sojourn


1so·journ

noun \ˈsō-ˌjərn, sō-ˈ\

: a period of time when you stay in a place as a traveler or guest

Full Definition of SOJOURN

:  a temporary stay <a sojourn in the country>

Examples of SOJOURN

  1. Our family enjoyed a two-week sojourn in the mountains.
  2. <spent a relaxing sojourn in her friend's summer home>
  3. The visit with my father was preceded by a sojourn with my sister, Joy—an artistic type and sometime vegan who plays the part of patient vegetarian whenever her unrepentantly carnivorous brother drops in—and her husband, who were kind enough to pick me up at Heathrow. —John Haney, Gourmet, January 2003

Origin of SOJOURN

Middle English sojorn, from Anglo-French sujur, sujurn, from sujurner (see 2sojourn)
First Known Use: 13th century

Related to SOJOURN

2so·journ

intransitive verb \ˈsō-ˌjərn, sō-ˈ\

Definition of SOJOURN

:  to stay as a temporary resident :  stop <sojourned for a month at a resort>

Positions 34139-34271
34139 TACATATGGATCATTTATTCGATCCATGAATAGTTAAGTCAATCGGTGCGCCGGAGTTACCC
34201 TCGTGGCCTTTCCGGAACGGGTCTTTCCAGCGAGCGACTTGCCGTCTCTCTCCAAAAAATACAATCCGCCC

so·journ·er noun

Examples of SOJOURN

  1. <began their retirement by leisurely sojourning with friends and relatives scattered across the country>
  2. Am I hideous, Jane? Very, sir: you always were, you know. Humph! The wickedness has not been taken out of you, wherever you have sojourned. —Charlotte Brontë, Jane Eyre, 1847

Origin of SOJOURN

Middle English, from Anglo-French sujurner, sejurner, from Vulgar Latin *subdiurnare, from Latin sub under, during + Late Latin diurnum day — more at up, journey
First Known Use: 14th century

Related to SOJOURN

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